Tonight I screened the documentary One Million Dubliners.
Our final resting place is something most of us try not to think about. At least not until later. When we're old.
But as the years go by, and more loved ones are lost, it's hard to avoid having the conversation about what the wishes we have in the event of the unthinkable.
For much of the residents of Dublin, Ireland, there's only one choice: Glasnevin Cemetery. Since 1828 everyone from the working class to the most famous of political activists have been buried there with the philosophy passed down from it's founder Daniel O'Connell, "To bury people of all religions and none."
Welcoming those of all faiths, as well as atheists and unborn/stillborn children, the cemetery has become such a cultural draw that it is now one of the most visited tourist attractions in Ireland. This film, narrated primarily by employees of the cemetery, tells the story of its history and how it cares so deeply for the dead.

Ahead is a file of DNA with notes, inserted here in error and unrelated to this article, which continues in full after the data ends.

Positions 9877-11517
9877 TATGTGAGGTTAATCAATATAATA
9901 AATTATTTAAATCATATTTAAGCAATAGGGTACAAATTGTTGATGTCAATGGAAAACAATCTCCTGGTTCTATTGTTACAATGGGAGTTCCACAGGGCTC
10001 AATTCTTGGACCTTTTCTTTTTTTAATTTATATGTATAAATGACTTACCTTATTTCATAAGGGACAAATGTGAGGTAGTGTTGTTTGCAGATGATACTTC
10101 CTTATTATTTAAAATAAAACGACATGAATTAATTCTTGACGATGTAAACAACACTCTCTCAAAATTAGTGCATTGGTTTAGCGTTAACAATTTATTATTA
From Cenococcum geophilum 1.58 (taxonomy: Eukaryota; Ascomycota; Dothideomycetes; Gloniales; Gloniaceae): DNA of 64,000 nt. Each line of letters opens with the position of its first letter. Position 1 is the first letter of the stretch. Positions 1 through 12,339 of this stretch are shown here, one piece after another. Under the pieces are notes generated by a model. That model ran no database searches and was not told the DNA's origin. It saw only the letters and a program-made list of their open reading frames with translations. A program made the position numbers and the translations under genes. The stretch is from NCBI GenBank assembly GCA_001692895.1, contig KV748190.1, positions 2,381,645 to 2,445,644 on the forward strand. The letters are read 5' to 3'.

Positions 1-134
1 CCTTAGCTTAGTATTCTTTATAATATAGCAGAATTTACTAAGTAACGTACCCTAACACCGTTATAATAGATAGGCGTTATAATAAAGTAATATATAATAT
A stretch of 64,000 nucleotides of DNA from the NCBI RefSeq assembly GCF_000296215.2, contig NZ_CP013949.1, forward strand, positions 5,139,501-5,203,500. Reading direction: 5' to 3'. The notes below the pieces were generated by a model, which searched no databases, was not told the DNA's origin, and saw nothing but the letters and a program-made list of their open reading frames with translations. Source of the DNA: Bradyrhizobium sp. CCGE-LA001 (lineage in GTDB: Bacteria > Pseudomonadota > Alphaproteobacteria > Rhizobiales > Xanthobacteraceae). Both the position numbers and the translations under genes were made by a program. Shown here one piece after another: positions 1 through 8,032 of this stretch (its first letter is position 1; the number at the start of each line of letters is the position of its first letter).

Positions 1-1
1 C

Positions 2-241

Morbid, eh? Not really. With charismatic tour guide Shane MacThomais leading the charge, the tales told here are sometimes funny, or just merely fascinating. Some of the dead celebrities have "groupies" who visit regularly; some of the workers at Glasnevin have family members of their own there. None of it is boring.
As someone with a fair amount of Irish blood and an unabashed love for the country (and Dublin specifically), I'm ashamed to say I've never visited the site. Surely I have ancestors there—most people with Irish heritage do, because the dead in this cemetery outnumber the living population. After what I learned from this documentary, it will undoubtedly be a stop for me on my next trip to the Emerald Isle.
Anyone with a connection to Ireland should see it.
One Million Dubliners screened at the 41st annual Seattle International Film Festival.